Provided that a conservative approach treats the embryo on the early stage and the infant as equal, it is obvious that abortion is unacceptable on any conditions, including the threat of mother’s death. It raises a question whether moral value of the fetus is bigger than it of the woman carrying it. As the fetus is dependent on its mother, when their needs differ, the crucial conflict between moral rights of the fetus and mother’s autonomy occurs. If the conservative view is accepted legislatively in the society, it will lead to the “coercive and punitive approach to pregnant women” (Isaacs 58). Thus, assigning moral status and full rights to the fetus from the moment of its conception or “hominisation” (Gillon 6) inevitably results in the infringement of the mother’s rights.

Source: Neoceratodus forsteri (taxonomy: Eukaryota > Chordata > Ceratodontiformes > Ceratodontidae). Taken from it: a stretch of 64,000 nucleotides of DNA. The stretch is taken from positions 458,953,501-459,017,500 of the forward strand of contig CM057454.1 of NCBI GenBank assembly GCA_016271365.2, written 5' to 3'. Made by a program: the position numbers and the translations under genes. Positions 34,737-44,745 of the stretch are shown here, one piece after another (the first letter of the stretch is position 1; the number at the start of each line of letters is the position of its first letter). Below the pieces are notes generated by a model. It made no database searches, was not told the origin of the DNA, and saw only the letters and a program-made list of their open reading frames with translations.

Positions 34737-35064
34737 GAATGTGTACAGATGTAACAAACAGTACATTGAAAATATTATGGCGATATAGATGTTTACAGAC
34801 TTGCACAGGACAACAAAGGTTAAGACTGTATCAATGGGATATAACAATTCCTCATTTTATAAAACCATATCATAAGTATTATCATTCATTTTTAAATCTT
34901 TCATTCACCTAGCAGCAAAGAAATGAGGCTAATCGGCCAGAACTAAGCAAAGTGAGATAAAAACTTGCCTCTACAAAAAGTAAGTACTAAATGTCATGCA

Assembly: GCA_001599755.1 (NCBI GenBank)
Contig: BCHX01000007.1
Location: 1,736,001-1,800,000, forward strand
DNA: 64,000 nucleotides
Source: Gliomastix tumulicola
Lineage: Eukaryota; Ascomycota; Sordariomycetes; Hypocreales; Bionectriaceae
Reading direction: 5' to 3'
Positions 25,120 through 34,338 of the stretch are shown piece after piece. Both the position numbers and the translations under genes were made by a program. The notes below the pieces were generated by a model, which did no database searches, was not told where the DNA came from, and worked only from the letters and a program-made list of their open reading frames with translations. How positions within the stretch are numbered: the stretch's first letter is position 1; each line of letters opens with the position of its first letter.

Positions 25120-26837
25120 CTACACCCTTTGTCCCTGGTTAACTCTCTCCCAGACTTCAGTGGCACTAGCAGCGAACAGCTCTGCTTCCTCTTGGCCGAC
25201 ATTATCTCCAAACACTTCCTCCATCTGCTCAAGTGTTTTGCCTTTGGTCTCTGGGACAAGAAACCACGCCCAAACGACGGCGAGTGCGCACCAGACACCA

The other extreme position towards abortion and moral status of the fetus is liberal. It offers its own set of evaluation criteria when dealing with the issue. In order to define whether the fetus has any moral status, and hence, moral value and rights, liberals take into consideration whether it complies with demands of personhood, such as self-consciousness. (Campbell 230). According to this view, self-determination and possessing a concept of self are main parameters of a human being, which, obviously, the fetus at any stage of development fails to meet. Therefore, human fetus has no independent moral status and late termination of pregnancy is morally justified if the woman decides she does not want to deliver the child. However, she has no moral or legal right to kill an infant, even though it does not comply with the requirements of the personhood either (Isaacs 58). Obviously, liberals suggest that the fetus acquires its moral status at birth. Warren explains this in a way that infants are conveyed by birth in a social world (qtd. in Isaacs 58). However, is a change of location a sufficient ground for acquiring a moral status? The newborn child does not have “the concept of a self as a continuing subject of experiences and other mental states” (Campbell 230) either. Does this mean that it has no right to life? Besides this obvious misinterpretation of a human being, the liberal position ignores the potential of becoming a person, which a fetus undoubtedly has.